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Year B, Ordinary 30 (Proper 25, Pentecost +23), 2018 – I See

October 24, 2018 / Molly Douthett / Ordinary Time

Greetings!! Welcome back! As we introduced the passages for the week, we said we did not perceive a common thread running through them, but as I’ve pondered for a bit, I think the common thread is perception. Yeah, that’s a bit like chasing one’s tail there, but hang with me. In the Old Testament reading, Job comes to a different understanding of his situation after seeing the heights and depths and dimensions of God’s glory. In Hebrews, the author continues to present an image of Jesus as high priest who’s office will never end. And in Mark, Jesus asks a blind man the exact question he asked James and John last week – “what do you want me to do for you?” – and is told by the man that he wishes to see again. Being able to perceive one’s circumstances and turn from planned action, seeing Jesus as the One to whom we take our offerings, and having blind eyes opened are all ways we can say, “I see.” See?

This week’s texts are:

Job 42:1-6, (10-17) [01:58]

I think we had a difficult time finding material for this passage because it seems so rushed to be over. The whole story has this spectacular movement when God shows Job the universe, and then, after 40 chapters, it’s over when Job says, “I repent.” The ending is sudden. But, maybe that’s how quickly Job’s perception changed. In EYE smart, we suggest illustrating this sudden change with the experience you have when you meet a blind date for the first time. You’ve had someone “designed” in your imagination, and then they walk into the room. Or, like meeting someone you’ve been told a lot about and matching up what you’ve heard with what you are seeing. Or, seeing a radio personality and wrapping your head around what they really look like as opposed to what you thought they looked like. We have a fun way to demonstrate this with a special effect!  So, Job repents of his previous perception of who God is. The word “repent” can also be translated as “recant” (some WORD smart definitions), which means to turn away from a planned course of action. In SELF smart, Job’s willingness to turn from his former intention to follow God’s will reveals humility. We have an extended quotation for an illustration and some questions for a special effect.

  • Smarts – Eye [04:28], Self [07:27]
  • Job 42 worksheet


Hebrews 7:23-28 [10:45]

The author of Hebrews makes a strong case for the supremacy of Jesus’ priesthood. As 21st century protestants, we may have a bit of trouble connecting with the idea, so David came up with a brilliant metaphor for BODY smart. We may not get “high priest,” but we certainly understand “referee.” We have a suggestion for a song in MUSIC smart, linked below. As I read the passage, an image came to mind of Jesus as an experienced trail guide, so I searched for information about NATURE trails and found the link below. Whatever metaphor you settle on – referee, trail guide, or something else – Jesus has gone before us and through the Holy Spirit will accompany us on our own road to Jerusalem.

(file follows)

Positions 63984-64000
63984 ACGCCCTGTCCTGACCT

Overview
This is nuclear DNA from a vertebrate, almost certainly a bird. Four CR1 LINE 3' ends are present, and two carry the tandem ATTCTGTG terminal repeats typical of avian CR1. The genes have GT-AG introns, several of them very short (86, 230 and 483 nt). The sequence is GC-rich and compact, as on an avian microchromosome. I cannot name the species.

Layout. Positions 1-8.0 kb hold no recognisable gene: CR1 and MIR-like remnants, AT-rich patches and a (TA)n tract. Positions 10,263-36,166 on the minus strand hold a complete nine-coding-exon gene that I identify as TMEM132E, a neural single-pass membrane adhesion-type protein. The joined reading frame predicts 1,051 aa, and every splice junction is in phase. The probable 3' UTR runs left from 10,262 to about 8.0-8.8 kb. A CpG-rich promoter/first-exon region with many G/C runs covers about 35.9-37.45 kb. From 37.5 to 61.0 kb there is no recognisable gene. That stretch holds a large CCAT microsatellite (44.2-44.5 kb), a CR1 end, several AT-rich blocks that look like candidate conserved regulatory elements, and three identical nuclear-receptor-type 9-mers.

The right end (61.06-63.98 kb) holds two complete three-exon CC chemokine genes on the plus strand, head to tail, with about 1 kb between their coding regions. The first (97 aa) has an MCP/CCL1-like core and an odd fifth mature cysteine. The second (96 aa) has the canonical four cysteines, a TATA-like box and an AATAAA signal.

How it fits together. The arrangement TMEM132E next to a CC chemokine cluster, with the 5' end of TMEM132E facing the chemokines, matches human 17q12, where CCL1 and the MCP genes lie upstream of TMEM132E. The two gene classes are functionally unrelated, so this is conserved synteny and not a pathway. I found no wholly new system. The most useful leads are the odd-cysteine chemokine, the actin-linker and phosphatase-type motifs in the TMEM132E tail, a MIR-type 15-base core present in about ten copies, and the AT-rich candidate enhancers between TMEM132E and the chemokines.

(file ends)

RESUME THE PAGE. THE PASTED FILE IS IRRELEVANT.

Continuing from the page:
• Smarts – Body [12:23], Music [14:36], Nature [24:48]
  • Hebrews 7 worksheet
  • Links in Hebrews


Mark 10:46-52 [17:01]

And, speaking of a journey to Jerusalem, in the passage this week, the group is very close to its destination. Jericho is not far away, and one commentary I read said that the last time anyone in Jericho shouted, the walls came down. I really like that comparison, and it’s a nice bonus WORD smart illustration! Also, Jesus asks the same question of Bartimaeus he asked of James and John and gets a very different answer. For an EYE smart special effect, have the congregation experience the story as if they were Bartimaeus. Take that idea into BODY smart by having someone move around the sanctuary not being able to see where they are going. We have a praise song suggestion for MUSIC smart, and David gave me a horrible ear worm that has come back as I’m typing this. He makes up for this by writing a Reader’s Theatre option for PEOPLE smart, which is attached to the worksheet. Finally, put yourself back into Bartimaeus’ shoes for some SELF smart questions. 


Image Credit: Photo by David Travis on Unsplash. Used by permission.


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